SheepLaughs

 

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About Sheep Laughs

The Sheep Laughs Comedy Show was a weekly 15 minute professionally-produced and family-friendly variety show, featuring clean comedy by Christian comedians. Standup, skits and songs, all under one hoof!
At EWCMI Online Radio we are now happy to present Sheep Laughs twice a day.
Produced by long-time radio and comedy veteran Fred Passmore, of Sheep Laughs Records, The Sheep Laughs Comedy Podcast is available for download to your PC or iPod, to take along with you. Each week, you can enjoy a new fifteen minute program featuring stand-up, skits and songs from the best Christian comedians around the country.

 
 fredpassmore

Fred Passmore

My name is Frederick Passmore, and I’m the creator of the Christian Skit Scripts site, among others.
I was born at a very early age in Macon, Georgia on October 14, 1958. Since my step-father was in construction and liked to follow the work according to the weather, we moved on the average of every four months. So as I grew up, I attended nearly 20 schools and lived in about 40 different places, mainly over the states of Georgia, Florida, and West Virginia, and Ohio. 
I accepted Christ, a turning point in my life that changed it forever, as you will see as evidenced in my career choices and creative expressions.
I met my wife Patty in West Virginia during a revival in 1979, and we married in 1981. After working at a secular job for a few years, I finally realized that radio and radio production was a major interest, so I began work at a Christian radio station in WV in 1984.
At that point I accepted a position with Coral Ridge Ministries in Ft. Lauderdale, FL, and went to work for Dr. James Kennedy, editing and engineering the national radio program “Truths That Transform.” While there long-time friend Jon Lawhon and I formed the Christian Comedy team “Prime Example,”  (1993 to 2003).
Dr. Guido passed away in 2009, and I no longer work full-time, but maintain the ministry website, social media, program CD duplication and radio program uploads. I also do freelance production at home; the most recent was for Phil Waldrep Ministries new radio program, “Living With Joy!”
In 2002 I officially opened this site, Christian Skit Scripts, to supply skits and soundtracks for churches and drama teams. The soundtracks are recorded in my home studio and released on the Sheep Laughs Records independent label.
My family moved to a home in Reidsville, GA in 2008 where I have a home office and production studio, and am now self-employed as operator of Sheep Laughs Records.

 

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Old Time Radio Shows contain endorsements and advertisements from yesteryear companies who might still be in business.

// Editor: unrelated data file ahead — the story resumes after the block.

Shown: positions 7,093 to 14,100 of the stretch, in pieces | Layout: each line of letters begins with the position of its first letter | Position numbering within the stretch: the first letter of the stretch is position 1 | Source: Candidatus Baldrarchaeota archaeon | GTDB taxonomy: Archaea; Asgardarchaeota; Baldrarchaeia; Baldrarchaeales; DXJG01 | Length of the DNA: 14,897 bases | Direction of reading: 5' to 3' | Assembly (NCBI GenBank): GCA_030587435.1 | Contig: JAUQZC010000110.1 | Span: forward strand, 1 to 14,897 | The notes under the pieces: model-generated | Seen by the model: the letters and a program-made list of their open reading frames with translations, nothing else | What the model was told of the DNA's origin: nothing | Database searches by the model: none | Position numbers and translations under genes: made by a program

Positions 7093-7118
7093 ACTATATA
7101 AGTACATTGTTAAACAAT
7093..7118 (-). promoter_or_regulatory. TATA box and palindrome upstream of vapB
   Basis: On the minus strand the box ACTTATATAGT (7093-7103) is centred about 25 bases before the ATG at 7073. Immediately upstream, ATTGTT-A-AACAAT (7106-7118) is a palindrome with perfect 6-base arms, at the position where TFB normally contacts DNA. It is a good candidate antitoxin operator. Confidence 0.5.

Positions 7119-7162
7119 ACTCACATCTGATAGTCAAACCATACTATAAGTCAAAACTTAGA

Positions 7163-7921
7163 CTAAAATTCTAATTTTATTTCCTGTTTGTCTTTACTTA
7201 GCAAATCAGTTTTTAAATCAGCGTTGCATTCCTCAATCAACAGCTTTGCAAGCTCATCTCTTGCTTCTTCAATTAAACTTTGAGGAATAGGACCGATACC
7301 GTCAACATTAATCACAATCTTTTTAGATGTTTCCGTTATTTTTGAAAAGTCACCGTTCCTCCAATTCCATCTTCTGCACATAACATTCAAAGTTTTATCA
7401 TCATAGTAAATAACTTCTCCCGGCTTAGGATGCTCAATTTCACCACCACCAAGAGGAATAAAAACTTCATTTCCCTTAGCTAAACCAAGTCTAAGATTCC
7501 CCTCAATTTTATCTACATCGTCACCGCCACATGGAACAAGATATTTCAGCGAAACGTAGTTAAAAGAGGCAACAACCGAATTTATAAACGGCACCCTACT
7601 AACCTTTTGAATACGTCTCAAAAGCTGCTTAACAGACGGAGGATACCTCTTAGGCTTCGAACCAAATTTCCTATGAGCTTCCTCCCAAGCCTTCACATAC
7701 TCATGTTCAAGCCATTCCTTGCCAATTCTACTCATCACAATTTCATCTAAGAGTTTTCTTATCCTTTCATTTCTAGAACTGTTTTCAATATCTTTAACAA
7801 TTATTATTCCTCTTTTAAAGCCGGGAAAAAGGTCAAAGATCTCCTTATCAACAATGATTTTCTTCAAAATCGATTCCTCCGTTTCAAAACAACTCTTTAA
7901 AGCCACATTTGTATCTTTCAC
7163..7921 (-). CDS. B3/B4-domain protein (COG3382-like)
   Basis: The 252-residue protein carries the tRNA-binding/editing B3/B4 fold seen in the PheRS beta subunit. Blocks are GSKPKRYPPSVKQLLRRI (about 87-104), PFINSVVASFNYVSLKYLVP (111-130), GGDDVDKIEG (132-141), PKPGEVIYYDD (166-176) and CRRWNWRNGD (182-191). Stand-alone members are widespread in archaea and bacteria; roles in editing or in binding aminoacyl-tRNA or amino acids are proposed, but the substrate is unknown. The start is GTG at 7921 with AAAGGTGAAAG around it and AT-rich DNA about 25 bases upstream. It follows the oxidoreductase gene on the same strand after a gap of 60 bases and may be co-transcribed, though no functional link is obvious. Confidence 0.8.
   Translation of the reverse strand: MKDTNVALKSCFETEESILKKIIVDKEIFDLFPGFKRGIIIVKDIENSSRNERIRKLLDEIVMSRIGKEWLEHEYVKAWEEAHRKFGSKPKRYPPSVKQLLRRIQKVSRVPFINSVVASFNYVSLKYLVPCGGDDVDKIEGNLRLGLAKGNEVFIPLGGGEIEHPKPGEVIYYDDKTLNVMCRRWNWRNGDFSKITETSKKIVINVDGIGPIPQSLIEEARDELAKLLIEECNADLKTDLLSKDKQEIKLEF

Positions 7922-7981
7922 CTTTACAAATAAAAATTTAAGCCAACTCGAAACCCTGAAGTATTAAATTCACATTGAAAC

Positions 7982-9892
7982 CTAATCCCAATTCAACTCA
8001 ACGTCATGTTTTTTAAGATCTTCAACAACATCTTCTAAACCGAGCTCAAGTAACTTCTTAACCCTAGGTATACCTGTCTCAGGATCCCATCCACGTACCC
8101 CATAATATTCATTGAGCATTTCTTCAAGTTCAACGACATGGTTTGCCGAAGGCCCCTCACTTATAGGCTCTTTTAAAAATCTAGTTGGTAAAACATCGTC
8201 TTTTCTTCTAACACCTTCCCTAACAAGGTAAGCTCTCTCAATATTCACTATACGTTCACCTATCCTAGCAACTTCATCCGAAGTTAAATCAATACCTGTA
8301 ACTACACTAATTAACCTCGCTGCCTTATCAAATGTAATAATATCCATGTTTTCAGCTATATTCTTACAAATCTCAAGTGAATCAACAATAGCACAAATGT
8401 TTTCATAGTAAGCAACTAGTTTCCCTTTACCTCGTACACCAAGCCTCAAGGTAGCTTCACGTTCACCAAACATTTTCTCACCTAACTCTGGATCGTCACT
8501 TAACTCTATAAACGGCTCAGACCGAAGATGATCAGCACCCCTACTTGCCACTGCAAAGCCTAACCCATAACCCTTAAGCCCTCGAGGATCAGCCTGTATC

EWCMI Online Radio DOES NOT receive Has Not and Will Not receive any financial gain from the Old Time Radio shows.
EWCMI Online Radio DOES NOT necessarily support, underwrite, or agree with the included endorsements and advertisements from the Old Time Radio shows..
The Old Time Radio programs are presented to you for your entertainment only as an alternative to what is broadcasted in our current day, and are available in the public domain.


The Great Gildersleeve

The Great Gildersleeve was a radio situation comedy broadcast in the USA from August 31, 1941,[1] to 1958.[3] Initially written by Leonard Lewis Levinson,[4] it was one of broadcast history's earliest spin-off programs. The series was built around the character Throckmorton P. Gildersleeve, a regular element of the radio situation comedy Fibber McGee and Molly. The character was introduced in the October 3, 1939 episode (number 216) of that series. Actor Harold Peary had played a similarly named character, Dr. Gildersleeve, on earlier episodes. The Great Gildersleeve enjoyed its greatest popularity in the 1940s.

In Fibber McGee and Molly, Peary's Gildersleeve had been a pompous windbag and antagonist of Fibber McGee. "You're a haa-aa-aa-aard man, McGee!" became a Gildersleeve catchphrase. The character went by several aliases on Fibber McGee and Molly; his middle name was revealed to be "Philharmonic" in "Fibber Discovers Gildersleeve's Locked Diary" episode #258 on October 22, 1940.

"Gildy" grew so popular that Kraft Foods—promoting its Parkay margarine—sponsored a new series featuring Peary's somewhat mellowed and always

The Great Gildersleeve premiered on NBC on August 31, 1941. It moves the title character from the McGees' Wistful Vista to Summerfield, where Gildersleeve oversees his late brother-in-law's estate and rears his orphaned niece and nephew, Marjorie and Leroy Forrester. The household also includes a cook named Birdie. While Gildersleeve had occasionally mentioned his (unseen) wife in some Fibber episodes, in his own series he is a confirmed bachelor.

At the outset of the series, Gildersleeve administers a girdle manufacturing company ("If you want a better corset, of course, it's a Gildersleeve"); later and during the remainder of the show he serves as Summerfield's water commissioner. befuddled Gildersleeve as the head of his own family.